I’ve recently had a bit of feedback. It went along the lines of “Your blog’s even crappier than normal these days. Can’t you just rattle on about what you had for your tea rather than all that baseball bollocks?”
Most visitors stumble across this place by way of a Google search, ‘Pitchers of bears’ being one of the current favourites, incidentally. It must be a big disappointment when they find a snap of Dustin Nippert chucking a baseball rather than a photo of a couple of cute Grizzly cubs. By my reckoning I’ve only got about four proper readers and so I suppose I can’t really afford to alienate any of them by chuntering on about first basemen that nobody has heard of at the expense of keeping folks up to date on what I’ve been eating.
Thing is though, a blog of what I had for my tea would generally be pretty dull. Not that Korean sport can’t be dull too, but it’s a different kind of dull. Minority interest dull as opposed to everyday life dull. It’s not as if I’m eating still-wriggling snipped off squid legs every night and there’s only so many times that silkworm grubs are going to be on the menu. Once, I suspect, will remain the final total for that one.
It would have been an even worse blog if I’d been writing it as a kid though as in those days I would eat the same thing every night for around a year at a time. I went from hot dogs to date sandwiches to tinned ravioli. Each fad ended as suddenly as it had started and usually left my parents with a cupboard full of food that nobody else was remotely interested in. I’d have sent me back to the Children’s Home if I had been them.
However, I’m an accommodating sort of fella and I’m happy to advise that Jen and I took a bit of a picnic to the baseball game. We had a couple of baguettes (pre-sliced for us in the shop), some of that Edam with the peppers in it and a few slices of cured ham made from acorn-fed pigs that we’d sneaked in from Spain. The ham, that is, not the pigs. I doubt that Customs would be quite that lax and anyway, we live in a fourth floor apartment and keeping livestock is probably frowned upon. We also took a couple of bottles of red wine. For the connoisseurs amongst you, it was top stuff, 13.5%, no bits in it and with screw tops for convenience.
Right, now that I’ve got you all buzzing like four-year old kids eating Skittles it’s time for the usual dull stuff. Doosan, in fourth place, were taking on second to bottom Kia. However, with the exception of Hanwha who are a bit adrift at the foot of the standings, it’s all pretty tight this season. Doosan had won the first two games of the three-game series but if Kia had taken them then it would have been the visitors who would have been in fourth place instead.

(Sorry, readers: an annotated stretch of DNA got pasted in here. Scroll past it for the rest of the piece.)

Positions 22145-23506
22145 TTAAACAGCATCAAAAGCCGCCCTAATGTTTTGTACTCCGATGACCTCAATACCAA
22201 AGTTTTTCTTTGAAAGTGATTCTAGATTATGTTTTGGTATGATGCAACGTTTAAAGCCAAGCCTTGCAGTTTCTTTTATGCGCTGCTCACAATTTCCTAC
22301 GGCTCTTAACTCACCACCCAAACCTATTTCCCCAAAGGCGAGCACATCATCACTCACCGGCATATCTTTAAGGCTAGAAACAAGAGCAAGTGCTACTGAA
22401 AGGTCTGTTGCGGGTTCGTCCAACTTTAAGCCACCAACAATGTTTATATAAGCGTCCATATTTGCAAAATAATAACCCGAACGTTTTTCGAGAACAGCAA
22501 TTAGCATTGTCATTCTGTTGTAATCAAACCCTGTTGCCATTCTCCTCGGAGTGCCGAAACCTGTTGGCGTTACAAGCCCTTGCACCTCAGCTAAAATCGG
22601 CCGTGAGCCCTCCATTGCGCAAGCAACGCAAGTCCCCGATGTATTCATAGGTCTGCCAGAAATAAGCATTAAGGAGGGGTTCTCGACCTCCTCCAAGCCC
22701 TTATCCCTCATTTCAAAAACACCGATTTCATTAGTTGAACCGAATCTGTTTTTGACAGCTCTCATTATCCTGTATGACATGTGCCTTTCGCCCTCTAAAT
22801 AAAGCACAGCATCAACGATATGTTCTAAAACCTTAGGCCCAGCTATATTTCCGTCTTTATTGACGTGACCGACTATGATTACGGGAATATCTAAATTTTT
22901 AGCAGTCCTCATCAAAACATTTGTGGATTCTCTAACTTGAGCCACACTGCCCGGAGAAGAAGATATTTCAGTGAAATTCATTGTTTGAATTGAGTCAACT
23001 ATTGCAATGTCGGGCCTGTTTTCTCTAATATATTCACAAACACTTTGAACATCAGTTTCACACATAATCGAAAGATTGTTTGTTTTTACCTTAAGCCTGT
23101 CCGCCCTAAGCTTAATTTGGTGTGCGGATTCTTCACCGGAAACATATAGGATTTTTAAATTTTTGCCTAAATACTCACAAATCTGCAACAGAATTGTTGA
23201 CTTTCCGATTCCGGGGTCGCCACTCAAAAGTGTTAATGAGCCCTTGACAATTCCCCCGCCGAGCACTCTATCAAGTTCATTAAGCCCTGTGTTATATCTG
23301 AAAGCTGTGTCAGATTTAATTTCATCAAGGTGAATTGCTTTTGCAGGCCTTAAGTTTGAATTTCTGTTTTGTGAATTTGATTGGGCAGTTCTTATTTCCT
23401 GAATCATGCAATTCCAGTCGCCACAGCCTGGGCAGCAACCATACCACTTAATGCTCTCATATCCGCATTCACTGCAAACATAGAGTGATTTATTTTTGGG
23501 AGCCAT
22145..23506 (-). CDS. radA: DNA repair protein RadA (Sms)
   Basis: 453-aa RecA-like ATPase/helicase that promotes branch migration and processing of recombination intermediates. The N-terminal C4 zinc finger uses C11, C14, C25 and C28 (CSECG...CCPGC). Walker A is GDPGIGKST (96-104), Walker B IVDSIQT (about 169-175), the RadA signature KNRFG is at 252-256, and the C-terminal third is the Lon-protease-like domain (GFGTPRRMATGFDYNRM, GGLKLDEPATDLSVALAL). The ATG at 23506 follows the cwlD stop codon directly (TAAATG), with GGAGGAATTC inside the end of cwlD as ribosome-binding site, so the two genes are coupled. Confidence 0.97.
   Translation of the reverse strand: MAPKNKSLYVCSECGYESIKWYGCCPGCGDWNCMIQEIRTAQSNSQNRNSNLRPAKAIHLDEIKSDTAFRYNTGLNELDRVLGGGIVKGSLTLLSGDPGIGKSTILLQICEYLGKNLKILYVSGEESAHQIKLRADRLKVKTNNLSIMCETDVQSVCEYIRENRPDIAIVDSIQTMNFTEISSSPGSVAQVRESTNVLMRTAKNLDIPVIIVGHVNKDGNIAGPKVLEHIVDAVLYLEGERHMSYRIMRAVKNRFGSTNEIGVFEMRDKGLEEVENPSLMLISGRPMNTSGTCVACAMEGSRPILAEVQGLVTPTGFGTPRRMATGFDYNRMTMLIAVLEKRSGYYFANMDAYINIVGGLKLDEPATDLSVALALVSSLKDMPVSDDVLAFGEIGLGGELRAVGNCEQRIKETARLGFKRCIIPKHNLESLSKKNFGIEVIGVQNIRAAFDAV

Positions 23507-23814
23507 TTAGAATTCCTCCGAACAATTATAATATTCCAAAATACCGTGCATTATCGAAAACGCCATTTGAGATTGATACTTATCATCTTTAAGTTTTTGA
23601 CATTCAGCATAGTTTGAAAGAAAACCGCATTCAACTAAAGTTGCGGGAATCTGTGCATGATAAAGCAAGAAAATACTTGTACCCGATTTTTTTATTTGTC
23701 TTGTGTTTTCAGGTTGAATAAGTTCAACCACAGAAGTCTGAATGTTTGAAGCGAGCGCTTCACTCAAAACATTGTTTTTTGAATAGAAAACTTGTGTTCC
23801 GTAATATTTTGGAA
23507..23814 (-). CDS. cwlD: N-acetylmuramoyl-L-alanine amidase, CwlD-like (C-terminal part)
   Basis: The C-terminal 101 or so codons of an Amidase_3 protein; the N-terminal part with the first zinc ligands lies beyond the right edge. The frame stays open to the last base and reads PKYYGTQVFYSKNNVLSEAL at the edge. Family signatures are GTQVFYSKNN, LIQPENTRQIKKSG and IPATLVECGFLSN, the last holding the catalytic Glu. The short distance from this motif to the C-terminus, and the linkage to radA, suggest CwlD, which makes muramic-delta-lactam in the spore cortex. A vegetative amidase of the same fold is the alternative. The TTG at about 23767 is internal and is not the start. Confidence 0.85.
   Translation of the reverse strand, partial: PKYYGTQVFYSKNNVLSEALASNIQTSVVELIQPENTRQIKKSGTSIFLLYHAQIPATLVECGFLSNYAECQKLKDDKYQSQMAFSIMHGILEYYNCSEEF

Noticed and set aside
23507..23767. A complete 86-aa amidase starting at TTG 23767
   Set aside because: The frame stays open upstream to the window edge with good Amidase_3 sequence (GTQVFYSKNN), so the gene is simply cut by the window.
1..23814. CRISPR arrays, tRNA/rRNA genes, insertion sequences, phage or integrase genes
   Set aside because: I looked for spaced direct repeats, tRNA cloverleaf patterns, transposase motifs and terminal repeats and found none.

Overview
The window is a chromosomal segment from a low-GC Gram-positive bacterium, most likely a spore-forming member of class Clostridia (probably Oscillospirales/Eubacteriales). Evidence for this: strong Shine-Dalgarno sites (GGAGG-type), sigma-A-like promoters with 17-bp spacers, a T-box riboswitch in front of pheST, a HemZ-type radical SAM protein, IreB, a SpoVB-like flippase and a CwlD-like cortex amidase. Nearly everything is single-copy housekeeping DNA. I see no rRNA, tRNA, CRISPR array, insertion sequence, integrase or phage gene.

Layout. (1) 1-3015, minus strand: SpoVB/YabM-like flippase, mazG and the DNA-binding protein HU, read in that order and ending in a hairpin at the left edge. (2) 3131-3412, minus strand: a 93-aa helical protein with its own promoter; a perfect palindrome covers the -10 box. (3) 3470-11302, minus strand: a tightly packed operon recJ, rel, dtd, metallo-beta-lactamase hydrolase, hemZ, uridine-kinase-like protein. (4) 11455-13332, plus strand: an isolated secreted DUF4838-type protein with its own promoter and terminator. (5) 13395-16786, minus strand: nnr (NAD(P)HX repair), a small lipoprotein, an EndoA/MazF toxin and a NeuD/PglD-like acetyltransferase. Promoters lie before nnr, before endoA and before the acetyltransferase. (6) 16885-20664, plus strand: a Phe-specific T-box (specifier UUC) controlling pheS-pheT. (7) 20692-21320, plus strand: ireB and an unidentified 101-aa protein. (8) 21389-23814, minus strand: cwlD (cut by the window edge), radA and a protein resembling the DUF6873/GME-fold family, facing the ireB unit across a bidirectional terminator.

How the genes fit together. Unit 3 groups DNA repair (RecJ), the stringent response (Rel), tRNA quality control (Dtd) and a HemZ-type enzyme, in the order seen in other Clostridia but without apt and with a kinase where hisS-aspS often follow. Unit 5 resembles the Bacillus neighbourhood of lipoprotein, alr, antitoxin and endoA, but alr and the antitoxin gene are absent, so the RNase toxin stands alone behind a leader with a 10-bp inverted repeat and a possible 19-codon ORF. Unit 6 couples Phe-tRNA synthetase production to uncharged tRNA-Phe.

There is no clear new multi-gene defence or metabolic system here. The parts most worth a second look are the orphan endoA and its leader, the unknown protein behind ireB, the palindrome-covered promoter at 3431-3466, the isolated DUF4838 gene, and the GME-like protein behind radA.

Neither starting pitcher was a big name, Doosan’s Lim Tae-hoon and Kia’s Kim Jin Woo usually tending to be relief pitchers. As this is more of a food blog these days I’ll leave it at that for them. The players that most people had come to see were the big hitters, Choi Jun Suk for the home team and Choi Hee Seop aka ‘Big Choi’ for Kia. Both of them look as if they like their grub. I’d guess that Choi Jun Suk probably snacks on a couple of St Bernards to stave off the hunger pangs between meals.
By the time we’d unscrewed the cap on the first wine bottle Kia were already two runs up, one of them coming from Big Choi. There were lots of away fans near us in the outfield seats, one of whom had managed to partially disguise his Bobby Charlton-style comb-over by staining his napper in the way that people used to do with hard-boiled eggs at Easter until Cadburys put a stop to that sort of nonsense.
We didn’t have anything else to eat after the picnic and so that was about it really for the evening. We cleared off as soon as the wine ran out and when I checked the score the next day it turned out that Kia had won 4-2.